Thu, Nov 10, 2005 - Page 3 News List

Bush `optimistic' about China trip

`ANGST AND ANGER' The US president, who will visit Beijing next week, says he will stress continuity in US policy toward Taiwan and welcome cross-strait talks

By Charles Snyder  /  STAFF REPORTER IN WASHINGTON

US President George W. Bush says he is "optimistic" about the chances for a peaceful resolution of differences between China and Taiwan in view of recent cross-strait dialogue. But in an interview with Asian news media on the eve of his trip to the region, Bush did not repeat his administration's call for China to talk directly with the Chen Shui-bian (陳水扁) government to solve cross-strait issues.

Bush also said that, in his visit to Beijing, he will stress the continuity of US policy toward Taiwan, which would confirm Washington's "one-China" policy; adherence to the three joint communiques between the US and China; a position not supporting Taiwan independence; and "strong support" for the Taiwan Relations Act.

"I'm constantly reiterating my position so that both sides clearly know the position of the United States," Bush said. "I think that's important for the Chinese leadership and the people of China to hear."

Regarding his December 2003 statement -- after a meeting with Chinese Premier Wen Jiabao (溫家寶) in the Oval Office -- chastising Chen for moves seen as altering the status quo in the Strait, Bush said, "I'm always concerned that one party or the other will do something unilaterally to change the status quo."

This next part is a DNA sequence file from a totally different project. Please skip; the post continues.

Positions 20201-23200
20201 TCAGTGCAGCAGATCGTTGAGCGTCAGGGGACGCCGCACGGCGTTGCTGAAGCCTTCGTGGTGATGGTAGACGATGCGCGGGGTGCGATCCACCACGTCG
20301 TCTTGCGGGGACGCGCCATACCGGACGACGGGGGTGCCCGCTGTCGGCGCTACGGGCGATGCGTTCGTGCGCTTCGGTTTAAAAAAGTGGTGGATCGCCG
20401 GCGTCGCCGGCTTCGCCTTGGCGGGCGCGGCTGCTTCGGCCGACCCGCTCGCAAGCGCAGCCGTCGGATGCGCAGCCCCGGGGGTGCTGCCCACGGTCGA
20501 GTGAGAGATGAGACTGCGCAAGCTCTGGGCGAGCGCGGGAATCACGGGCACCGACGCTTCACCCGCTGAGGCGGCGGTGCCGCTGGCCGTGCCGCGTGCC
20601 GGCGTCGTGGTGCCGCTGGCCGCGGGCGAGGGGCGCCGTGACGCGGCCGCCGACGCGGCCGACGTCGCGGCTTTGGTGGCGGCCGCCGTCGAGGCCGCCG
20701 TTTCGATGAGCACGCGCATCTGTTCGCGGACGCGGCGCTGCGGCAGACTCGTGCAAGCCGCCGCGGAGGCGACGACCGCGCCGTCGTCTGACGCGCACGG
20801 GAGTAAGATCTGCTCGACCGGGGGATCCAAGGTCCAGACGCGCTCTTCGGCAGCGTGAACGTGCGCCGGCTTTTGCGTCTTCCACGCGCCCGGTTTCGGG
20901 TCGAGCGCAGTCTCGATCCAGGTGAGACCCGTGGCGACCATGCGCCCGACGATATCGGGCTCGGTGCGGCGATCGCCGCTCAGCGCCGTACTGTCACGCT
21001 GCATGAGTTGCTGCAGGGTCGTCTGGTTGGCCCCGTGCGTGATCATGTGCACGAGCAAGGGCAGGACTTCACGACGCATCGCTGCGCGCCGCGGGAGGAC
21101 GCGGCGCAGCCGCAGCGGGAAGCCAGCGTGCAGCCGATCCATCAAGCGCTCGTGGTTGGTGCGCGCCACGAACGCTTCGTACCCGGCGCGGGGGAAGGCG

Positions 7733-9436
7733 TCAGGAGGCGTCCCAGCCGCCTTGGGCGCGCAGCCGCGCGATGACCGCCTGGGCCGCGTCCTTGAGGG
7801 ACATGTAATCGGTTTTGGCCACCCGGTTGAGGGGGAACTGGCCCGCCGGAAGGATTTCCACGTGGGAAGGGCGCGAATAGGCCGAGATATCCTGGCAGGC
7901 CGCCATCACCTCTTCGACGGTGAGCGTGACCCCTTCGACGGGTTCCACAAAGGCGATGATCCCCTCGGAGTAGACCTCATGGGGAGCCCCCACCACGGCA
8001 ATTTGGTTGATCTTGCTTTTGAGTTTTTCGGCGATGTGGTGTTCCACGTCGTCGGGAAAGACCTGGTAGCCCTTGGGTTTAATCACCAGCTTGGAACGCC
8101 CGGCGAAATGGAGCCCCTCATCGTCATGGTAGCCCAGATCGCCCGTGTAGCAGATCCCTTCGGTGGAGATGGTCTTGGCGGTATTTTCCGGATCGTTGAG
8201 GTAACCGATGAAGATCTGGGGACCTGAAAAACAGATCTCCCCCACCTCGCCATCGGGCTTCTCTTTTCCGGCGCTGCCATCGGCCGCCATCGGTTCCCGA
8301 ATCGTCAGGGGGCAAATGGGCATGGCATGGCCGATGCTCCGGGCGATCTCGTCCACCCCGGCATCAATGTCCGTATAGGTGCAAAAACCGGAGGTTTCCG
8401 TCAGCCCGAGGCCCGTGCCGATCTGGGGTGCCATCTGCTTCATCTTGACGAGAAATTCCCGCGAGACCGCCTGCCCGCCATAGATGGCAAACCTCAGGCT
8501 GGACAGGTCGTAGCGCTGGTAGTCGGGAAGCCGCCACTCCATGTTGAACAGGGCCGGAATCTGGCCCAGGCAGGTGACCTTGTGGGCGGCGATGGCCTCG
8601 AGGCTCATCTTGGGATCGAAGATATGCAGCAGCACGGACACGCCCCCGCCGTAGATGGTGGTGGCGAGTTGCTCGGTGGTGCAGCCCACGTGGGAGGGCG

Such a move would be "a source of angst and anger," he said.

Bush said he is "heartened" to see a cross-strait dialogue beginning to develop.

"That's a positive development and I will continue to encourage that dialogue," he said.

"I urge the parties to continue those discussions. I believe it is possible, through discussion and goodwill, to end up solving this issue in a peaceful way," Bush said.

Bush was vague in his comments about the dialogue, which he made in response to questions by two reporters from different Asian media. He did not address the issue of China's refusal to talk with Chen or his government without preconditions.

In an unusual move, asked what he "hopes to achieve" on the trip, Bush told a reporter from Hong Kong-based Phoenix TX that he would bring up Taiwan in his talks with Chinese leaders in Beijing, and went on to outline US policy on the matter.

On most other trips, Bush and top administration officials have omitted voluntary references to Taiwan, or mentioned Taiwan only in passing. The position has been that the Chinese side is certain to bring up the topic as a priority, but that the US side would simply respond, rather than initiating any conversation on cross-strait issues.

It is unclear whether Bush's comments indicate that his administration intends to take a more proactive stance on Taiwan in upcoming and future meetings.

Bush will be in Beijing next week, after attending the meeting of the Asian Pacific Economic Cooperation (APEC) forum in Busan, South Korea.

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